What do your athlete's running speed and your car have in common?

How fast can your car go? About as fast as the engine allows it to go. Maybe you have a Honda Accord. Maybe a BMW. Maybe a Ford F150 (sorry Chevy people). Regardless of the kind of car you drive, it can only go as fast as it can go. Put the pedal all the way to the floor, and it may top out at somewhere around 110 like my Hyundai Sonata (Note: I have never floored it nor have I ever gone 110, just guessing). Can you guess one of the ONLY ways to get your car to go faster? That’s right, a bigger engine! If you currently have a V4, your car may go 110. Put a V8 in it, your car will likely be able to top out at 125, maybe 130 MPH. An athlete’s running speed is predicated on the same principles

Effort Goals VS. Result Goals (key to confidence and sport success)

Johnny was thinking about the big game tomorrow. He was thinking about the college coach that would be in the stands. He was thinking about how he needed to play in order to have a great performance. Thinking about his peers, parents, and fans watching... The only problem was that “how he needed to play” was not completely within his control. He was thinking to himself, “I need to score at least one goal (to show the coach I am a scorer), I need to have at least one assist (to show the coach I am unselfish and a good passer), and we need to win the game (to show the coach I am a good leader and can will a team to victory.” Johnny had set a great intention and had a great desired result in mi

Makenzie's Why

Makenzie Schnur has never had a problem with motivation or athleticism — the graduating Brunswick High School senior has been a multi-sport athlete almost since the time she could walk. “She has played soccer since she was three or four — whenever they can start playing — and she has played basketball since kindergarten,” said Makenzie’s mother, Meghan. “She’s always been very driven. She has her goals and wants to achieve things.” She played baseball too, and a whole lot of soccer, but it was lacrosse that eventually won over her heart in 8th grade. “Soccer just kind of got boring to me by the time I got to 8th grade,” she says. “I decided I wanted to play lacrosse and play that spring for

3 Simple-But-Not-Easy Ways to Connect with your Athlete’s Better

David Jacobson from the Positive Coaching Alliance says the #1 problem he sees with most coaches is that they do not connect with their players. “If you as a coach do not take into account your player’s personality, their individuality, and their opportunity for development as a total person, you’re blowing it. You are abdicating your responsibility as a coach for sports. You should be focused on character education and developing better athletes, better people.” At PFP, we conquer. Here are 3 Simple-But-Not-Easy Ways to Connect with your Athlete’s Better Meet with each athlete individually 2 times per season minimum. 30 minutes, 1 on 1. Have specific questions for the athlete to answer BEFO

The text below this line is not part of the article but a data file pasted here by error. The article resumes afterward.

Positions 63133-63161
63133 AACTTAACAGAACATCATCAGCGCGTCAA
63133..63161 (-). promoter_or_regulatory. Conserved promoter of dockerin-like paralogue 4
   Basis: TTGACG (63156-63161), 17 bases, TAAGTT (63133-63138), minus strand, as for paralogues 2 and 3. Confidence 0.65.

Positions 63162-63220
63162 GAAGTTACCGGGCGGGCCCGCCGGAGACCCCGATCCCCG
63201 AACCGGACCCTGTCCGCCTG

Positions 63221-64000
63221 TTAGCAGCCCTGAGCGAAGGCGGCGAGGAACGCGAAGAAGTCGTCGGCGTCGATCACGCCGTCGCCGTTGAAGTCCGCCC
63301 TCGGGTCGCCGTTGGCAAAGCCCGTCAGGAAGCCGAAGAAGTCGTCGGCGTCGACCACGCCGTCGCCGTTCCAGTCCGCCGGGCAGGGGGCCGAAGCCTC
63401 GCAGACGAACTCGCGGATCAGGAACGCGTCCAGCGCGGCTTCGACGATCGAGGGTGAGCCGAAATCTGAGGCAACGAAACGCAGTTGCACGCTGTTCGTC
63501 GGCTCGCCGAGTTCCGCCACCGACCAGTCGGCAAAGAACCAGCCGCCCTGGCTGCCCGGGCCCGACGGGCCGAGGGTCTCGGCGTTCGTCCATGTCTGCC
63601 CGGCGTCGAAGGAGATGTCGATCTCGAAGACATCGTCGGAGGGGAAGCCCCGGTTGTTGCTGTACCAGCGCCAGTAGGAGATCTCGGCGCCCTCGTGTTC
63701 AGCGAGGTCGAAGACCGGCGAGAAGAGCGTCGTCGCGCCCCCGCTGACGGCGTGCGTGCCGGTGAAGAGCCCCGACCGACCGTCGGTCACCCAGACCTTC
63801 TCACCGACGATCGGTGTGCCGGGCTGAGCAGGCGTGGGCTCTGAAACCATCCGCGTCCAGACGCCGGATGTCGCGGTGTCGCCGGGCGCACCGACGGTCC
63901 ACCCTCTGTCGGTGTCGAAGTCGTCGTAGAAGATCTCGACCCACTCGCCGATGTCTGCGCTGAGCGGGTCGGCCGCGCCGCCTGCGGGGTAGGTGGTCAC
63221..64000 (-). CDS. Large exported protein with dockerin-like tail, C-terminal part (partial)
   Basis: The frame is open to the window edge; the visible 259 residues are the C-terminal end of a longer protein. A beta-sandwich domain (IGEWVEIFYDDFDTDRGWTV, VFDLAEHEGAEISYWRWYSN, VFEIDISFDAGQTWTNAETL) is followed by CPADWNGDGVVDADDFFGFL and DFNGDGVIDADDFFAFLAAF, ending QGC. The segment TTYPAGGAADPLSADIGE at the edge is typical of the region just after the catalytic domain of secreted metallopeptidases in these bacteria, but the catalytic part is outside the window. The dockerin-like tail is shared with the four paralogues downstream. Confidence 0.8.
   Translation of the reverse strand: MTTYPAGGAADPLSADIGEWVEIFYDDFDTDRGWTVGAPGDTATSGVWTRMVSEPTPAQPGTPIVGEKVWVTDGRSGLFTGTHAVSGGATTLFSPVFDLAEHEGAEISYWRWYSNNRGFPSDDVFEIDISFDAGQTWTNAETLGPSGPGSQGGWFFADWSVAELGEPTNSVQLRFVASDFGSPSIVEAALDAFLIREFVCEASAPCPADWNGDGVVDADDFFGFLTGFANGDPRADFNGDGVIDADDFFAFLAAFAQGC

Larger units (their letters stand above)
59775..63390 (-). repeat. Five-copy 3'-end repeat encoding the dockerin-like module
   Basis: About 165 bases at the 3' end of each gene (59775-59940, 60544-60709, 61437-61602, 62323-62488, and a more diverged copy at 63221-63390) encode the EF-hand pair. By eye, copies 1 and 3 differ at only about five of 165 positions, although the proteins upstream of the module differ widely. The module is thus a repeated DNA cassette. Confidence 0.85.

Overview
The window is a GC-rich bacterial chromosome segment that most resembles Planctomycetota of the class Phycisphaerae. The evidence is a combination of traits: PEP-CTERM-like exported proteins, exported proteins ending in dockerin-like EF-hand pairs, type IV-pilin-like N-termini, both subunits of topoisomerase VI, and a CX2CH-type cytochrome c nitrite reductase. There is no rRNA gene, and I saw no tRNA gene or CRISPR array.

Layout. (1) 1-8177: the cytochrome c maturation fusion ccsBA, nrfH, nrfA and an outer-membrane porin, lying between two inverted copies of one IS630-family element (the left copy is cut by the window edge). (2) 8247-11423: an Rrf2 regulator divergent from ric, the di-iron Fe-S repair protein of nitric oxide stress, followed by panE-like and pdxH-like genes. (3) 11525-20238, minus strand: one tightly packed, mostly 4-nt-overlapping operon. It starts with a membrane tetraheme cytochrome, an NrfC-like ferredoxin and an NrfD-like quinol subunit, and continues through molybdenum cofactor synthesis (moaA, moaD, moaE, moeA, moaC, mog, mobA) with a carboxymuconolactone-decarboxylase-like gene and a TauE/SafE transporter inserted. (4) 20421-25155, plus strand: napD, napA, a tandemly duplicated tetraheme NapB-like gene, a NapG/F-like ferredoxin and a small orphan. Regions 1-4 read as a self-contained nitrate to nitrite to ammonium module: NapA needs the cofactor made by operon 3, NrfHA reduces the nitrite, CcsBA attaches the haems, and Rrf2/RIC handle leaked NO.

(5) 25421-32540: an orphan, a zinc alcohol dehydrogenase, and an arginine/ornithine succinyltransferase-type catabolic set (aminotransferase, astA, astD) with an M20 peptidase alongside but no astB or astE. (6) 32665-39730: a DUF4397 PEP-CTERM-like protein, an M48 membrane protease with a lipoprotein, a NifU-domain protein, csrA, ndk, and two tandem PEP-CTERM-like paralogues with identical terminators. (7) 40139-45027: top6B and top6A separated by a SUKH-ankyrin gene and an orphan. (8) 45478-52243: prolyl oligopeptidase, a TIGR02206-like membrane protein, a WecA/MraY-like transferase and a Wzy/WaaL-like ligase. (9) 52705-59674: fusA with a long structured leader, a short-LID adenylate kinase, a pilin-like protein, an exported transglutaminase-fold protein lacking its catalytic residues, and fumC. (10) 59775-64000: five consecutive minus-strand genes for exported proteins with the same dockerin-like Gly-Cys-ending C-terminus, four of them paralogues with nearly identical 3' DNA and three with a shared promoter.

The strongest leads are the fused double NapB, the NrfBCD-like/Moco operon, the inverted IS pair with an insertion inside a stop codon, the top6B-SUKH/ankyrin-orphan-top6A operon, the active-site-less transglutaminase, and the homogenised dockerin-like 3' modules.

Pre-Game Reminders Hurting Your Athlete?

One of the most common mistakes sports parents and coaches make is giving an athlete pre-game “reminders” and “suggestions”. Or worse, IN-GAME reminders and suggestions. Why? It increases the amount of pressure they feel and leads to fear of disappointing you. OR It FRUSTRATES THEM TO NO END! Either way, they are now overthinking...the LAST thing you want to be doing as an athlete. ​ “Johnny, make sure to do what we practiced today. When you shoot, make sure you follow through. Don’t fade away or off to the side. Now, go get em’!” ​ Our intention is to help. Inwardly...your athlete is most likely feeling this: “Dad/mom is only going to be satisfied if I perform well. I can’t mess up. I need

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4635 Wedgewood Blvd. 

Suite 112
Frederick, Maryland 21703

We are located directly across from AKA Frisco's Restaurant, and right down the street from Flying Dog Brewery.

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